The rapper’s involvement in fashion predates Yeezy (then spelt Yeezi) and Kim Kardashian. Way back in 2011, Kanye West set out to stage his debut fashion week showing with an exclusive runway showcase for an intimate crowd of hundred. While Paris Hilton and Lindsay Lohan shared the front row, supermodel Anja Rubik opened the show. Little else was said to have impressed beyond the A-lister attendees at West’s maiden fashion outing. Since then, Yeezy has taken off like a storm – and the rest stays behind in history.

2012 : Raf Simons presents his first Dior haute couture collection 

The era of Raf Simons at Dior has come and gone but our hearts have yet to stop aching from the sheer beauty of his creations during his time there. For his couture debut at the maison, Simons lined the walls of the show venue with more than a million fresh flowers. The elegance and ethereal romanticism staged had people in awe and me wishing I was there to smell the flowers. The moment, amongst other highlights of the designer’s tenure, was immortalised in the 2014 documentary film Dior and I.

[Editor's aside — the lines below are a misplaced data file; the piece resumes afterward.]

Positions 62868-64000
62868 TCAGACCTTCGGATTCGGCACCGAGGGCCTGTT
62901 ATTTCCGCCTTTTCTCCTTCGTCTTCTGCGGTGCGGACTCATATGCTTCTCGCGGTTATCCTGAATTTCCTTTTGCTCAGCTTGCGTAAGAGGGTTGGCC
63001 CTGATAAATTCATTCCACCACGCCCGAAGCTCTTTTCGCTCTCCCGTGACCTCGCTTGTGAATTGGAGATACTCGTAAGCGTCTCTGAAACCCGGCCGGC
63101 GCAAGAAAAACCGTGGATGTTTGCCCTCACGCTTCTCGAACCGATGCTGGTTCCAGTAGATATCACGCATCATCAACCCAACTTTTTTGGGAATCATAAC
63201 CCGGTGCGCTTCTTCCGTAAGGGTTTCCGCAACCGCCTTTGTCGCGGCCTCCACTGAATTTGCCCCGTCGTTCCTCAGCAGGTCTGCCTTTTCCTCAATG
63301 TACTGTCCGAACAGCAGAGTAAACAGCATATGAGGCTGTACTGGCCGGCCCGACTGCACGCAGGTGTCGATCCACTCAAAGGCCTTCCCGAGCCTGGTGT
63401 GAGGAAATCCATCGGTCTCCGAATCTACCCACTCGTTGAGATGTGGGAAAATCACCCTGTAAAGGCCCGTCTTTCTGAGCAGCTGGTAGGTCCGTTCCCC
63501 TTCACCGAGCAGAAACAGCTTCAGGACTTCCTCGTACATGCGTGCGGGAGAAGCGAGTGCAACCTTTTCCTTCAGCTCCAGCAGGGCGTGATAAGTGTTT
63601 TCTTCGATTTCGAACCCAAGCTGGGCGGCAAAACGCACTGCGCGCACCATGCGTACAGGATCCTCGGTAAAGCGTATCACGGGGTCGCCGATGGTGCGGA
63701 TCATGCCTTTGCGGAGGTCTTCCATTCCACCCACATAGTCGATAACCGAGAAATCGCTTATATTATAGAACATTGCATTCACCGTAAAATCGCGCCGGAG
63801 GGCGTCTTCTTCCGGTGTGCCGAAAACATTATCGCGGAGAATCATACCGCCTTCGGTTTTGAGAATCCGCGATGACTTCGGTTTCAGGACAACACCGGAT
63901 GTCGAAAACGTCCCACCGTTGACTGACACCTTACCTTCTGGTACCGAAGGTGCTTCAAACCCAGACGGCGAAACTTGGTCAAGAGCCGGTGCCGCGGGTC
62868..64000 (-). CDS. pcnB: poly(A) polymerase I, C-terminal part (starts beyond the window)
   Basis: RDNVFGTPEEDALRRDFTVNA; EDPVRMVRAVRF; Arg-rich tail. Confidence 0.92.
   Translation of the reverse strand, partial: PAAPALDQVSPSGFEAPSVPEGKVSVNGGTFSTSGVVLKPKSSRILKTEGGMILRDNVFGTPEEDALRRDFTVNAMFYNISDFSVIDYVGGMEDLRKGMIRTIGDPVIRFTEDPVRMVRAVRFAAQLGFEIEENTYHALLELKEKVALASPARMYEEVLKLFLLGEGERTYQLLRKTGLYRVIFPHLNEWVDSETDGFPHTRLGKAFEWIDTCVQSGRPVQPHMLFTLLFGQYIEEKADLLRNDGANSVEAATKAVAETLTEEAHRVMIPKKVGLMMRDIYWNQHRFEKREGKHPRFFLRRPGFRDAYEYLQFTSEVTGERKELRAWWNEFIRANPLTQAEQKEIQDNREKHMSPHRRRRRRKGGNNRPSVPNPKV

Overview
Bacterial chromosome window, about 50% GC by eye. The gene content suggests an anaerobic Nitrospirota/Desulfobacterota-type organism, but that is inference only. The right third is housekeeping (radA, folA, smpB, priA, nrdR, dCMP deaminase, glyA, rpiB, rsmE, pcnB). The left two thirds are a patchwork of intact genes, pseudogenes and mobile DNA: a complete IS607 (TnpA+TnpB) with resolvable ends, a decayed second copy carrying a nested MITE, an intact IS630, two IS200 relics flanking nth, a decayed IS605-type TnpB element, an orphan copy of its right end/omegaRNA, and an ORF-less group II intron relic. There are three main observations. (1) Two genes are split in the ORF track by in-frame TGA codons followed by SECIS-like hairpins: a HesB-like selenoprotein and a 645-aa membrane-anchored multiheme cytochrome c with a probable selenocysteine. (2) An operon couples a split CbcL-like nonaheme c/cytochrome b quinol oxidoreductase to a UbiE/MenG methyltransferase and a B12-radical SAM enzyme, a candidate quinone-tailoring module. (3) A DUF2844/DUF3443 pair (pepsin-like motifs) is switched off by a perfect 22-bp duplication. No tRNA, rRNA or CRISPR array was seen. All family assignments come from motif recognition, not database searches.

2013: A conversation on diversity begins at Rick Owens

Diversity may have been THE buzzword of 2019 but six years ago, the push for minority representation was the fight of a woke few in the industry. Amongst them, Rick Owens. At his Spring/Summer ’14 runway presentation, Owens roped in a stomp team to perform. The fierce display by women of all shapes and colour later went on to be a conversation starter about diversity in the fashion realm.

2014: The birth of Diet Prada  

Everyone can be a fashion critic these days but the duo behind the now famous or infamous (you decide) Instagram account Diet Prada were probably the first ones to realise this. Since its conception in 2014, the account has since gathered a whooping 1.7 million followers. From exposing Stefano Gabbana’s racist remarks towards the Chinese to calling out countless designers for copying, you could call them the industry’s self-appointed gatekeepers if you will.

2015: Alessandro Michele takes over the helm at Gucci